The Chinese yuan has appreciated 10 percent against the dollar since the start of 2017, quelling some criticism that the export giant has been deliberately suppressing its currency to gain economic advantage over its trading partners.
This is all going according to China's plan, experts said.
Although the strength of the yuan against the dollar is in part due to the greenback's weakness, experts said the world's second-largest economy is also propping up its currency to appease President Donald Trump.
China has "reversed the rise" of the dollar against the yuan, and there's now "meaningful" strength against the greenback, Bilal Hafeez, global head of G-10 foreign-exchange strategy at Nomura, wrote in a recent note.
"Part of this was likely a response to the election of President Trump and the need to avoid being labelled a currency manipulator," Hafeez added.
On the 2016 campaign trail, Trump repeatedly said he would name China a currency manipulator from his first day in office. That has not happened.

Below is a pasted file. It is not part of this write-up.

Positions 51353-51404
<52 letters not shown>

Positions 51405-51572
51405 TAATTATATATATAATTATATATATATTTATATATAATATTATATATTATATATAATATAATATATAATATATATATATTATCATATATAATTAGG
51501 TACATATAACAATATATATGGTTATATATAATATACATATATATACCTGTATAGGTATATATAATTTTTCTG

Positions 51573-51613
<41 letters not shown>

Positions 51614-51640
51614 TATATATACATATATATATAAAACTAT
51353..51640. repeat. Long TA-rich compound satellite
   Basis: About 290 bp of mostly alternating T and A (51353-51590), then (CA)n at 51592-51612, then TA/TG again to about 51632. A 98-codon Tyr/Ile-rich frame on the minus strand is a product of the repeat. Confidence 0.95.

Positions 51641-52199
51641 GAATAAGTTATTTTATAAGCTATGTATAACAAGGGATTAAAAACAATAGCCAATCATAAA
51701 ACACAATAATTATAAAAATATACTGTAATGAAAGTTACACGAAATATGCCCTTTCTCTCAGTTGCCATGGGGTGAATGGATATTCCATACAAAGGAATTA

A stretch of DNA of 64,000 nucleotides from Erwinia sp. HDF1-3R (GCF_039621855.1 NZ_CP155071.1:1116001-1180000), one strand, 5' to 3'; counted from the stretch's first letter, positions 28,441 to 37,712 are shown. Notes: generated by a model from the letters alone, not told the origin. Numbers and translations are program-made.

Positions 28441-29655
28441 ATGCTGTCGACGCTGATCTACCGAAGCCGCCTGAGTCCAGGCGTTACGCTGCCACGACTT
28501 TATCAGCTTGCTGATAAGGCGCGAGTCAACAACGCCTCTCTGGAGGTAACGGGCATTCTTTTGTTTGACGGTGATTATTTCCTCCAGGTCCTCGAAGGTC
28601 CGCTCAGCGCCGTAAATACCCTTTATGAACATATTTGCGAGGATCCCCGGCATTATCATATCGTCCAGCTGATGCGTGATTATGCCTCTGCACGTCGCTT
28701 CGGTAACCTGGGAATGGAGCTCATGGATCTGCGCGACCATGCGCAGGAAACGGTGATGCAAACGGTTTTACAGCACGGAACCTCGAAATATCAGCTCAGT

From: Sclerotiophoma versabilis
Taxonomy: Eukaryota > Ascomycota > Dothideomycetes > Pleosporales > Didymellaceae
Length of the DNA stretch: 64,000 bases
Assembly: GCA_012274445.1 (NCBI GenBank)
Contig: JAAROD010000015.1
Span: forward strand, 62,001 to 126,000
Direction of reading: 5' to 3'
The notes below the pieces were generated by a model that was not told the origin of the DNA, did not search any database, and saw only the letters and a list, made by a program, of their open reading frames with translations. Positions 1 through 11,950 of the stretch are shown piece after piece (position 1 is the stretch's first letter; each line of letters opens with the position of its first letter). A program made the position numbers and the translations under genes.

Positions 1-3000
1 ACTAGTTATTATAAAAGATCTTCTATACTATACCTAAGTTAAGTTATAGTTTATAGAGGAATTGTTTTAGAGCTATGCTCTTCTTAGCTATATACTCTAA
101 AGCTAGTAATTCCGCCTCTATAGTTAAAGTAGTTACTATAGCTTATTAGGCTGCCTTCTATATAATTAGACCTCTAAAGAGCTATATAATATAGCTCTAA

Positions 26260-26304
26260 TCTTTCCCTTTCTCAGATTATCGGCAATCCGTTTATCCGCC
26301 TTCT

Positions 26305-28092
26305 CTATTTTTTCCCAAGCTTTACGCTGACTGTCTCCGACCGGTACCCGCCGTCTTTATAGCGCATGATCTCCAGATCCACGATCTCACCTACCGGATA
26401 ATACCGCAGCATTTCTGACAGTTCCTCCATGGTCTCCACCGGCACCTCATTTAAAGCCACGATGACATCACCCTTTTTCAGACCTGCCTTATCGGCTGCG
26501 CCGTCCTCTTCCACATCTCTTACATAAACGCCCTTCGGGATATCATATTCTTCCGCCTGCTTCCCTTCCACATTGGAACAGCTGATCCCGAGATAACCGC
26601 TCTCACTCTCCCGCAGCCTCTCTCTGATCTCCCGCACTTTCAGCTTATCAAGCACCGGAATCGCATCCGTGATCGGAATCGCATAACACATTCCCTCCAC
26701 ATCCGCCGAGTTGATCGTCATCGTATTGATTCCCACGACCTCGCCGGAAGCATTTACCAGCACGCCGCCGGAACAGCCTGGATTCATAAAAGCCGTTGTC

Instead, the Chinese yuan rose almost 7 percent against the dollar in 2017, reversing three consecutive years of depreciation. In January, China's currency extended gains by another 3.5 percent.
In 2017, the China Foreign Exchange Trade System RMB Index barely moved, starting the year at 94.83 and ending it at 94.85 — even though the yuan jumped against the dollar over the period. That measure is a trade-weighted index of the yuan, also known as the renminbi (RMB), as measured against a collection of currencies including the dollar, euro and Japanese yen.
"The Chinese authorities may be attempting to keep a range-bound [yuan] basket, which would mean ensuring euro (and yen) strength against [the yuan] to offset dollar weakness against [the yuan]," Nomura's Hafeez said in his note.
The CFETS RMB Index has gained about 1.3 percent so far this year. That comes even though the dollar is the heaviest weighted in the basket, and the greenback has lost over 2 percent against the yuan over the same period.